Feb. 28-March 13, 2003
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Legislature: Cuts, caps and salary raises
Latinos see ‘world of difference’ in community
Digest -- U.Va. news daily
Headlines @ U.Va.

Writing is ‘like breathing’ for Argentine author

A day in the life of Yacov Haimes
Call for help -- ER doc pushes for wireless E-911
Police chief logs first year
‘Slave to Scholar’
Tours highlight African-American history at U.Va.
Two distinguished faculty members die
Small-town southern life
Nature writers to speak
Forum lines up powerhouse of scholars
On Alert: Be cautious, be calm

Legislature: Cuts, caps and salary raises

By Lee Graves

Budget cuts and tuition caps imposed by the General Assembly have left officials at U.Va. and other public universities in the state reassessing their revenues, but the news from Richmond isn’t all bleak.

The legislature, which concluded its short session on Saturday, proposed helping pay for a 2.25 percent salary increase for state classified employees and faculty in November 2003. However, the increase depends on tax collections meeting state revenue projections.

The move to tie raises to revenues was seen as some — including Gov. Mark Warner — as a political ploy in an election year. Some state workers have not seen salary increases in two years, although eligible employees received a choice of a one-time bonus or time off last year.

“It’s wonderful the Assembly recognized the need to acknowledge the contribution of state employees,” said Yoke San Reynolds, U.Va.’s vice president for finance. “But we need to be cautious because the increase is contingent on the state receiving certain revenues.”

Cost-conscious legislators also imposed caps on tuition increases, and for U.Va. the ceiling amounts to 5 percent for in-state undergrads. The move limits the University’s ability to generate revenue to offset state budget cuts that amounted to about $51.6 million for 2003-04 before the Assembly’s new reductions.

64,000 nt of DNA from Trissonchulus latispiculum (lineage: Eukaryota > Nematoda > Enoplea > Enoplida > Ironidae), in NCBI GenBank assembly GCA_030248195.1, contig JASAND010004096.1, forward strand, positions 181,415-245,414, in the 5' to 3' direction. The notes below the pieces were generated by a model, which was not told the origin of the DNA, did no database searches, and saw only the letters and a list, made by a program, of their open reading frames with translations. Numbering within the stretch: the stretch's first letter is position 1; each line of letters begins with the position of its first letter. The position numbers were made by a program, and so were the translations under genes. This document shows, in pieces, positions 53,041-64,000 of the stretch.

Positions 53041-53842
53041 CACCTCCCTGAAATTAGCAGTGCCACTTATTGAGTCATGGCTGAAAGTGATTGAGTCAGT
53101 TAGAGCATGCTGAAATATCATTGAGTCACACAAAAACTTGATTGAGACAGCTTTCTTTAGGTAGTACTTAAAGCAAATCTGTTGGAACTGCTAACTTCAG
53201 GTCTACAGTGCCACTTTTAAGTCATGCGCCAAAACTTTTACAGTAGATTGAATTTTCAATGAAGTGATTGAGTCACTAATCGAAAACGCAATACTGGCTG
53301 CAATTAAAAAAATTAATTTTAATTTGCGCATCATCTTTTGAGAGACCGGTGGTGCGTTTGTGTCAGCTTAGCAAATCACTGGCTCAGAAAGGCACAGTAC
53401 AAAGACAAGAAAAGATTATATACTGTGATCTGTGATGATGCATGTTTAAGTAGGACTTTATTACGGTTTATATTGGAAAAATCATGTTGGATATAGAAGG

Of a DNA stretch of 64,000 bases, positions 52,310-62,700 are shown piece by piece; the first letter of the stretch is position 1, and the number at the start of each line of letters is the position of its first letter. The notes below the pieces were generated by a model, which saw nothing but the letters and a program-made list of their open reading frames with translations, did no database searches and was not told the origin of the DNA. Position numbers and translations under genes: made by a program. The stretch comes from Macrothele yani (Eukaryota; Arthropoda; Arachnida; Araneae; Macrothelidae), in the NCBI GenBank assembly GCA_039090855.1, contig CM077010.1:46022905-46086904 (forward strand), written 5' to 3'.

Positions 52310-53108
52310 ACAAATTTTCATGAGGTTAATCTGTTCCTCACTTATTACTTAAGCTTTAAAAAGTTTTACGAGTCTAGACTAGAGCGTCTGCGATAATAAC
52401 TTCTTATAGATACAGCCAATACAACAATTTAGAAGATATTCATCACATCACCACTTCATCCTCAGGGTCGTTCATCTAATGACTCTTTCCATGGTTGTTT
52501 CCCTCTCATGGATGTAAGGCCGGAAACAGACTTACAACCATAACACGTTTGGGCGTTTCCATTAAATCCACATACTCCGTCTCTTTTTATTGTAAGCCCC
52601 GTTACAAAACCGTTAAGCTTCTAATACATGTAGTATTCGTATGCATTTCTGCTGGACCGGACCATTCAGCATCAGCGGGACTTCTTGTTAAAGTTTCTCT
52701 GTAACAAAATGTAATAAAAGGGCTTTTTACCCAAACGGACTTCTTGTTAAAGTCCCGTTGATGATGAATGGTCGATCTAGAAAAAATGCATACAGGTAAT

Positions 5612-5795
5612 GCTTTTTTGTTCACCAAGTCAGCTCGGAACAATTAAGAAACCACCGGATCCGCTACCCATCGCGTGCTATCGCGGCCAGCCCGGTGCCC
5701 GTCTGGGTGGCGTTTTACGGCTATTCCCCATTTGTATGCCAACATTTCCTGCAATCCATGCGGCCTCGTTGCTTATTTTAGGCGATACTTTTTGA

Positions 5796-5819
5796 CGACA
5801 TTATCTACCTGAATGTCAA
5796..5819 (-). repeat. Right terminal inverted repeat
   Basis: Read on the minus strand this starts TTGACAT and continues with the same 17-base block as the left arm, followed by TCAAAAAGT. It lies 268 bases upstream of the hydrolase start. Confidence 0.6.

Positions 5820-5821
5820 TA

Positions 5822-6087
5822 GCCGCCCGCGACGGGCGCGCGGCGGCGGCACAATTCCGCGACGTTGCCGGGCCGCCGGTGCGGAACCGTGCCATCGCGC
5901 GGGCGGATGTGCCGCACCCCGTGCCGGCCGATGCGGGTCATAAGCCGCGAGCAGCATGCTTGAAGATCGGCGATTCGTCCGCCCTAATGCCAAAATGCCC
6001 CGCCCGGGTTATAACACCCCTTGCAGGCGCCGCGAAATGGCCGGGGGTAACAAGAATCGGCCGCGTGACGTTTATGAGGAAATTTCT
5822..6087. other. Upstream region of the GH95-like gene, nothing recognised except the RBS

“We expect that the tuition policy approved by the General Assembly would allow us to address the scheduled incremental budget reductions for next year without further reductions to departmental operating budgets,” said Colette Sheehy, vice president for management and budget.

Tuition at U.Va. and other state schools was frozen in the mid-1990s and rolled back later by former Gov. Jim Gilmore. Last year, the General Assembly voted to allow increases, and U.Va.’s Board of Visitors raised tuition and fees in the fall roughly 9 percent. In November, the board added a $385 surcharge for the current semester, bringing the amount for in-state undergraduate tuition and fees to $4,941.

By the end of the biennium, officials project that the percentage of state funds that support U.Va.’s academic division will have shrunk to about 13 percent of total revenue.

Raising tuition has been a rallying cry across Grounds this year. In October, Michael Smith, chairman of the Faculty Senate, gave an impassioned appeal to the Board of Visitors to raise tuition to a level that would adequately fund the core mission of the University while keeping it competitive with other top public universities.

Before closing business Saturday on the $52 billion, two-year state budget, the General Assembly cut an additional $592,750 from U.Va.-related programs. The reductions included $270,000 from the Medical Center’s Urology Center, $103,480 from the Virginia Foundation for the Humanities, $70,000 from the Institute for Nuclear and Particle Physics and $41,600 from the Center for Politics. In addition, the maintenance reserve fund was cut $1.5 million.

The Eminent Scholars Program, at one point considered for a hit of $3.2 million statewide and $2.2 million at U.Va., was cut $735,000 by the legislature.

Warner has until March 24 to act on the budget bill and other legislation. The Assembly is scheduled to reconvene April 2 to address any vetoes or changes.


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